Even one word in a commercial lease has the potential to make a huge difference in the meaning of the document. This is why it's always a good idea to have both a commercial real estate broker and a skilled real estate attorney review the document. That being said, though, there are some lease terms that always make a difference. Here are five to watch out for:
Leases are filled with dates, all of which mean slightly different things. While definitions of these lease terms vary from form to form, here are some rules of thumb:
The effective date is the date from which milestones get calculated. Any rent increases will usually come on the anniversary of this date.
The rent commencement date is when you have to start paying rent
The move-in date is when you start occupying the space.
In addition, you'll want to pay attention to your lease expiration date and any option notification dates.
Rent is rarely as simple as it seems. Many leases include base rent and reimbursements. They also may have additional rent (for building services like parking or signage) as well as language that allows the landlord to increase the rent on lease anniversaries (usually annually) as well as for other reasons.
As of 2018, most tenancies include lease terms that require you to reimburse some or all of the building or park's operating costs. While the industry has standard terms to describe the type of lease and reimbursement structure you have like "triple net," "modified gross" or "full service," in practice, the only way to know exactly which types of reimbursements you will have to make is to carefully review your lease.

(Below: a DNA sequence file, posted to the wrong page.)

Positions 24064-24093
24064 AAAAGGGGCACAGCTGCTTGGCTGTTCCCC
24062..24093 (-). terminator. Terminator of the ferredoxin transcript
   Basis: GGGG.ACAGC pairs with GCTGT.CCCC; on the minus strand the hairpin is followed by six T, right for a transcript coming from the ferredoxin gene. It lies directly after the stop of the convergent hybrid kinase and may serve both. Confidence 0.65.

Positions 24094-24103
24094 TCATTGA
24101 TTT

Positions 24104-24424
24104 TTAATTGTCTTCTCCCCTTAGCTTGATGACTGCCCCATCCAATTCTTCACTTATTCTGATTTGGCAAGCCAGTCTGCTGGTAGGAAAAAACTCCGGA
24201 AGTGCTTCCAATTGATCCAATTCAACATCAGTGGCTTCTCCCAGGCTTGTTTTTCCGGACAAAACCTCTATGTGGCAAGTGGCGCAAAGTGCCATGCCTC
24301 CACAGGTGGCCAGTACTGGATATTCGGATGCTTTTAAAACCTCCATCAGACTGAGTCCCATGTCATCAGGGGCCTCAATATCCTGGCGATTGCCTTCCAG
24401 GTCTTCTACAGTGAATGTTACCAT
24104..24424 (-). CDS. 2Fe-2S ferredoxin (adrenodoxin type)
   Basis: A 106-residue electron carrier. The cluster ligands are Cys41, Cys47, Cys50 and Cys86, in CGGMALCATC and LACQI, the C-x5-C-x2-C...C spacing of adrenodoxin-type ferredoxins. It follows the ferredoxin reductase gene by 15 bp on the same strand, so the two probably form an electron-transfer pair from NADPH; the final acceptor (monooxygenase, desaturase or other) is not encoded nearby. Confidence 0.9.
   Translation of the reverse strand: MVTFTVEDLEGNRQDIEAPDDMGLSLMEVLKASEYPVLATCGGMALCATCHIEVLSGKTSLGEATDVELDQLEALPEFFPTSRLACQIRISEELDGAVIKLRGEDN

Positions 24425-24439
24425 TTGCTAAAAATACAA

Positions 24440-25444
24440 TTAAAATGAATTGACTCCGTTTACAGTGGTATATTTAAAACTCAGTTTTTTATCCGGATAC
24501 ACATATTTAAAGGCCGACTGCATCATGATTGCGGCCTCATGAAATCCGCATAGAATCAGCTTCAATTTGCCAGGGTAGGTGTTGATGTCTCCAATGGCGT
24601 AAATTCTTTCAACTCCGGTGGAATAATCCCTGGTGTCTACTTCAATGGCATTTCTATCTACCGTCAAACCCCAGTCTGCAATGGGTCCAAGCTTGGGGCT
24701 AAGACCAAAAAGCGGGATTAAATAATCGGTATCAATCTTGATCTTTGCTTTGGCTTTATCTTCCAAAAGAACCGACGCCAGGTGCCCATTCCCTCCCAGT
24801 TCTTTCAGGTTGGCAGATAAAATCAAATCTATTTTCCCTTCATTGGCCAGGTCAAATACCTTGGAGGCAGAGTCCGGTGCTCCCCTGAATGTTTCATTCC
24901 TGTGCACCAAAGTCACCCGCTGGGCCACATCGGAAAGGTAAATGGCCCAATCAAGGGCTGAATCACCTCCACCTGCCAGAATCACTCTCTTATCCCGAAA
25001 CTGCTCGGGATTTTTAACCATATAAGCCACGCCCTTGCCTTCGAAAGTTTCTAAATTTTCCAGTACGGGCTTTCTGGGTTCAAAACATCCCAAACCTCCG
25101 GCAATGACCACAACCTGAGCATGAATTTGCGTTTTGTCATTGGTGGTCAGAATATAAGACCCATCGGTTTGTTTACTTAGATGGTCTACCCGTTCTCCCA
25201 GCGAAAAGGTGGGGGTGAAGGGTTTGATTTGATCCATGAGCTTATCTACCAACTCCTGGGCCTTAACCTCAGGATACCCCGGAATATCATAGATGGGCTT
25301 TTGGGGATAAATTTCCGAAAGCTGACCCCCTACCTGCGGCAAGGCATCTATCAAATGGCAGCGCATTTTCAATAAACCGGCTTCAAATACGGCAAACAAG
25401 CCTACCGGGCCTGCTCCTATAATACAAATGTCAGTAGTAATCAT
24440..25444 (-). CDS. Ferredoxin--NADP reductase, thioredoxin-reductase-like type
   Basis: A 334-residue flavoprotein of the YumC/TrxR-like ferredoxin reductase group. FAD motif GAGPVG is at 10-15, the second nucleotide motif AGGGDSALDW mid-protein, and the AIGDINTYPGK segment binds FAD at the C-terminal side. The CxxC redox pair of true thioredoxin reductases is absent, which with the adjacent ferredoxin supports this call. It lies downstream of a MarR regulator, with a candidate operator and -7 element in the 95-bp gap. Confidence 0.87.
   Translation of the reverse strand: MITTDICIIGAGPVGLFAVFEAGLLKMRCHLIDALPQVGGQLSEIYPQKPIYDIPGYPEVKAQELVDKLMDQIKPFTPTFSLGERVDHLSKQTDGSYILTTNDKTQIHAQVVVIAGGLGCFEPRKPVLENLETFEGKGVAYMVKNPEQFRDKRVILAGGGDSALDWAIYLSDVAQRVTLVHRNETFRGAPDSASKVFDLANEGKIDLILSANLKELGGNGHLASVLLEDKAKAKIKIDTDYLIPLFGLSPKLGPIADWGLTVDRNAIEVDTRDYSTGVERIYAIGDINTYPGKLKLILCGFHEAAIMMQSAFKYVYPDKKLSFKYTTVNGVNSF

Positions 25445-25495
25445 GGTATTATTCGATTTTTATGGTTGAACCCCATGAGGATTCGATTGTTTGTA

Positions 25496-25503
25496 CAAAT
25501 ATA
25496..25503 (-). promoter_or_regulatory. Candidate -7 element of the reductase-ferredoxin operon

Just about every lease has an expiration date upon which you no longer have to pay rent but no longer can occupy the space. However, you may have options that allow you to stay past the lease's initial expiration date. These can come in a few different forms.
Holdover clauses. These lease terms specify what happens if you stay past your lease. Typically, your tenancy will end up going month-to-month. Don't be surprised if your monthly rent also goes up during the holdover period.
Options to renew. Your landlord might have also included lease terms that let you add time to your lease at predetermined terms and at either a predetermined rent or at rent that gets calculated based on a formula. Bear in mind that these options usually have strict dates that you must follow.
Options to purchase. If you really like the space, you might even have an ability to purchase the entire building on predefined terms.
5. Rules and Restrictions
Pay careful attention to the rules in your lease. Many arrangements might actually be a breach of your lease. Open floor plans that increase employee density (and parking utilization), bring-your-pet-to-work days and in-office catering can run afoul of rules against overusing parking, bringing animals into the space and having food preparation.
Here are a few other articles to check out: